The latest race content, interviews, features, reviews and expert buying guides, direct to your inbox!
Thank you for signing up to The Pick. You will receive a verification email shortly.
There was a problem. Please refresh the page and try again.
Giro d'Italia race leader Alberto Contador (Tinkoff-Saxo) was on the start line for stage seven despite dislocating his shoulder in a high-speed crash in the finishing straight of stage six on Thursday.
Contador's team said in a statement issued on Thursday evening that a medical examination had confirmed the shoulder dislocation, and that a further assessment would be made this morning.
The Spaniard was present at the sign-in ahead of the 264km stage to Fiuggi on Friday morning and confirmed on Twitter that he would start the stage.
"I feel pretty well, not counting everything that happened," Contador told reporters before the stage. "What is important is to have a strong head otherwise it’s hard to even get on your bike and go.
"I hope that I can pass this long day and that my shoulder gets better and doesn’t cause me any problems. My morale is good; I just want to make it through this stage."
Contador looked to be in difficulty on the podium after the stage when collecting his pink jersey, and declined putting it on or opening the traditional bottle of Prosecco in celebration, though he continued smiling throughout the ceremony.
"There’s no tendons torn or any fracture, so it’s pretty good," said team doctor Pete Daniels. "We just have to make sure he doesn’t make certain movements.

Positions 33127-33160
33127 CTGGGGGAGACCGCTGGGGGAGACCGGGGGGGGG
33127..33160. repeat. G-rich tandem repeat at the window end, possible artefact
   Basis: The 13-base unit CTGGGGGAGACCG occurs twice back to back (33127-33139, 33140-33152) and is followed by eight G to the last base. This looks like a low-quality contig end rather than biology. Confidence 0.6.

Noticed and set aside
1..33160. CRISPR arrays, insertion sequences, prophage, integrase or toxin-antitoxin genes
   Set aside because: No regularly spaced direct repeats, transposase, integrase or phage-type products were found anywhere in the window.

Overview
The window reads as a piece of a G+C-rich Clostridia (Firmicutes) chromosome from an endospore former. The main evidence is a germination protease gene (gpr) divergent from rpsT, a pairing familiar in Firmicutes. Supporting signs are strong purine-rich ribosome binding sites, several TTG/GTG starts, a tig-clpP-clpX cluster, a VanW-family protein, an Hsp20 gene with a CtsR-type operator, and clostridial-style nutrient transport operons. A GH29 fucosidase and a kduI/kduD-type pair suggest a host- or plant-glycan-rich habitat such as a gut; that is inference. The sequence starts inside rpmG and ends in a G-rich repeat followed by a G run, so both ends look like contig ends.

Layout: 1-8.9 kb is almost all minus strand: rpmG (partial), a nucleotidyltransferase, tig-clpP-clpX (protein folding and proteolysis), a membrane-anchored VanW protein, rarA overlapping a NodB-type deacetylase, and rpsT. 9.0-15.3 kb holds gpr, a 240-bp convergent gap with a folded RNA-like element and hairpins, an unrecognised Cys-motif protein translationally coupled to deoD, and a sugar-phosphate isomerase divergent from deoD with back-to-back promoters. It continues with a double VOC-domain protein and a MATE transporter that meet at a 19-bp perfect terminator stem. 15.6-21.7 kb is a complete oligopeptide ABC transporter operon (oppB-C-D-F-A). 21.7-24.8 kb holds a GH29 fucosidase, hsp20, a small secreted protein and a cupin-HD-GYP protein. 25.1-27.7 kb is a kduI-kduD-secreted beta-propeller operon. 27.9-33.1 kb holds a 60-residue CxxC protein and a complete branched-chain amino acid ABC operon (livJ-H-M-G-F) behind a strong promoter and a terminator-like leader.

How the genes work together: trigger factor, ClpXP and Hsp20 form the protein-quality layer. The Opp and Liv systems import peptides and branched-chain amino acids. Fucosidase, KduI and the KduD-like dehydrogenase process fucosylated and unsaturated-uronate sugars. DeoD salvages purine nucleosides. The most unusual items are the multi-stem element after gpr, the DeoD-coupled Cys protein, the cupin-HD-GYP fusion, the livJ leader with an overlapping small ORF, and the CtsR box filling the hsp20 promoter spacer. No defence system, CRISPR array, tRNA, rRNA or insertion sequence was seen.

"Normally when it’s the first time, the risk of dislocating your shoulder again is not that high – it’s only when you have a repeat dislocation that it becomes easier to come out again."
>>> Six talking points from stage six of the Giro d’Italia
The incident will undoubtedly bring back memories for Contador of last year's Tour de France, when he was forced to withdraw from the race with a broken tibia after a crash on stage 10.
The crash occurred just as the sprinters were winding up to full pace for the stage finale. Contador was among several riders to fall. Although yet to be officially confirmed, it is alleged that the crash was caused by a spectator with a long camera lens leaning over the barriers at the road side.
Italian Daniele Colli (Nippo-Vini Fantini) came off worse when he fell. The television coverage briefly showed Colli with his arm hyper-extended after German André Greipel (Lotto-Soudal) sprinted to the stage win.